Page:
Rachel Stamford

News Editor

In response, the Scottish government said it had invested more than £600,000 in an international recruitment unit for NHS Scotland. However, charities claim this is not enough to fill the vacancies.

The NHS may face challenges over the holiday season as thousands of posts remain vacant, including consultants, nurses and midwives.

Consultant vacancies have increased by over 20 percent since last year while nursing and midwifery vacancies increased by over 25 percent. More than half of consultant posts have been vacant for over six months.

Latest figures also show that nearly 500 consultant posts are vacant in Scotland, and nearly 4,000 nurse and midwife posts are also unfilled. 

Charities are now warning that the vacancies will cause challenges over the holidays.

The British Medical Association (BMA), a trade union and professional body for doctors in the UK, claim the NHS figures may “understate the true position” of consultant vacancies in Scotland.

Alan Robertson, deputy chairman of the BMA’s Scottish consultants committee, said the government needs to take urgent and long-lasting action to address the “deeply worrying” lack of doctors.

Robertson said: “Previous analysis shows that a whole, large hospital could be staffed from vacancies left out of the figures, which demonstrates how far from reality today's figures are likely to be. We need to be realistic about how many vacancies there are, and the BMA stands ready to help that process.”

In response to the lack of medical staff, the Scottish government said the expansion of the NHS had resulted in more vacancies.

A Scottish government spokesman said the government has invested more than £600,000 in an international recruitment unit for NHS Scotland. Additionally, the headline vacancy rates for consultants and for nursing and midwifery have decreased slightly over the last quarter, and now stands at 8.2% and 6.0% respectively.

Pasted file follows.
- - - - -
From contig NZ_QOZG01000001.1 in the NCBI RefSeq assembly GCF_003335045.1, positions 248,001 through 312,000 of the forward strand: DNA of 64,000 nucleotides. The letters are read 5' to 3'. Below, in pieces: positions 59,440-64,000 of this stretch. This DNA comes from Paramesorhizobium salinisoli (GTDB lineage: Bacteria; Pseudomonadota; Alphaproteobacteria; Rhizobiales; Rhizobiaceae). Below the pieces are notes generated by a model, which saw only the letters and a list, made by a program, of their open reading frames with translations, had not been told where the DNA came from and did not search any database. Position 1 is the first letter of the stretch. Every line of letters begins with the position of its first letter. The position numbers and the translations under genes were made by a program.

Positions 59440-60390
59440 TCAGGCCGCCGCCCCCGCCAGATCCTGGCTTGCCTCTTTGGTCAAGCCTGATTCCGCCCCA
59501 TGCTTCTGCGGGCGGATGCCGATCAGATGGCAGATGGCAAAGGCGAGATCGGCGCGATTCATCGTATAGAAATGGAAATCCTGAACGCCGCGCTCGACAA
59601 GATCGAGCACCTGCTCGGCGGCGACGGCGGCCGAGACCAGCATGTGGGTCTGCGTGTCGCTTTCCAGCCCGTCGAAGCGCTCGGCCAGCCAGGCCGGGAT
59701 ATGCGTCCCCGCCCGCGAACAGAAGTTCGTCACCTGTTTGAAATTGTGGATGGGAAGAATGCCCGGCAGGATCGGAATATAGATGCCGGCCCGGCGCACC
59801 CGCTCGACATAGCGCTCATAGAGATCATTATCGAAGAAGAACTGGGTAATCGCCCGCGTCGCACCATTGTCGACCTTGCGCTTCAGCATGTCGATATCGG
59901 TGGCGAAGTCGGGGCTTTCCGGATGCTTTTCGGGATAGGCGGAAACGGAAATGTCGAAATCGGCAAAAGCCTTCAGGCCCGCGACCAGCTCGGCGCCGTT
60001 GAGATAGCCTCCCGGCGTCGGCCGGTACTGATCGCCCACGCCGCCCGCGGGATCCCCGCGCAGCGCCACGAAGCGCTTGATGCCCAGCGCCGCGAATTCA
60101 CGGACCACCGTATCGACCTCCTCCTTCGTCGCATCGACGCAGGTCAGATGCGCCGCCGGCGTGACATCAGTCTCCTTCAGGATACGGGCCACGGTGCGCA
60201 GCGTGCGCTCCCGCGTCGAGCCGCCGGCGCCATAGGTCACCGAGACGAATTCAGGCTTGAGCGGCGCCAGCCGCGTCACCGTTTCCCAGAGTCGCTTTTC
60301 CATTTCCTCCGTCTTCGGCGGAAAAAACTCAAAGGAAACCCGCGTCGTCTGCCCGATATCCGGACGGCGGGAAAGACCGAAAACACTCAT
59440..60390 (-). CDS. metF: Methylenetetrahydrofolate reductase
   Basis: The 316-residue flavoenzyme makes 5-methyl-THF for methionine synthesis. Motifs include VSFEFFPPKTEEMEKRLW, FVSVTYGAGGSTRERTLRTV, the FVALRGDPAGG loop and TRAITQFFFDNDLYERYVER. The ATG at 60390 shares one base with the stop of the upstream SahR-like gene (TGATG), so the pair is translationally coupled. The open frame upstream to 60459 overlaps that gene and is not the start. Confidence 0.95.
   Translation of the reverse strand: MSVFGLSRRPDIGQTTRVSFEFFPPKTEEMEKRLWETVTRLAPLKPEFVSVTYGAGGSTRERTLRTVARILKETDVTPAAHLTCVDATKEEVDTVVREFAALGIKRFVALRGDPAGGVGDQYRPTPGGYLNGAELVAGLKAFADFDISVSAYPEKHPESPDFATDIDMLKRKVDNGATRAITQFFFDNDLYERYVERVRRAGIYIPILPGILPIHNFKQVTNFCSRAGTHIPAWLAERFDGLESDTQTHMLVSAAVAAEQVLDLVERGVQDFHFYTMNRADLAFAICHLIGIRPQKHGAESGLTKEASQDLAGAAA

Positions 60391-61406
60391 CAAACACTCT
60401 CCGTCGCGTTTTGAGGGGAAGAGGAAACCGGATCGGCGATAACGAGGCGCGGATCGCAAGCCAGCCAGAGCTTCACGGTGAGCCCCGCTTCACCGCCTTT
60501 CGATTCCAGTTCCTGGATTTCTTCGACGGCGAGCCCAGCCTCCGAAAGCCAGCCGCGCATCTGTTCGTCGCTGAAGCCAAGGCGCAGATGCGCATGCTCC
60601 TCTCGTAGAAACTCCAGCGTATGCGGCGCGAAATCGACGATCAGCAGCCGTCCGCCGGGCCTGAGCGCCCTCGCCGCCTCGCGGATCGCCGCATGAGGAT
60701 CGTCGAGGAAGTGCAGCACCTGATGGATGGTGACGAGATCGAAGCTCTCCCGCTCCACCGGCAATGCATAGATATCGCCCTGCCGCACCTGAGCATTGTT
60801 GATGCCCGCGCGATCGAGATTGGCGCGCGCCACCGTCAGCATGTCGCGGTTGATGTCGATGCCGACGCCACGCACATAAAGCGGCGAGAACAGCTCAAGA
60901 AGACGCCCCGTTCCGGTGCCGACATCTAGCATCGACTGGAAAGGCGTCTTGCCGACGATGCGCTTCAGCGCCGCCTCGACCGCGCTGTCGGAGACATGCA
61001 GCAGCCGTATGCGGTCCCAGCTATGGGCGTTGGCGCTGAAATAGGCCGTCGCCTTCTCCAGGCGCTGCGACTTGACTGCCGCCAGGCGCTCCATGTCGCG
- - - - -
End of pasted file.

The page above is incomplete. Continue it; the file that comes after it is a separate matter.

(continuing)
The spokesman added: “NHS Scotland is a large organisation and given the natural turnover of staff in an organisation of this size, it will always carry some vacancies. Partly as a result of the increase in jobs available, the number of vacancies has increased, as has the length of time many of these posts have remained vacant.”

More than 90% of medical training posts advertised in Scotland in the last year were filled, according to new figures. More than 75 percent of the increase in vacant nurse and midwife posts was seen in NHS Lanarkshire, NHS Greater Glasgow & Clyde and NHS Tayside.

However, there are still thousands of open NHS positions, and charities are still calling for further government intervention.

Norman Provan, associate director of the Royal College of Nursing Scotland, said Scotland needs more nursing staff.

Provan said: “The serious consequences of staff shortages are clear and the current vacancy level is further evidence of the need to legislate to ensure staffing for safe and effective care.”

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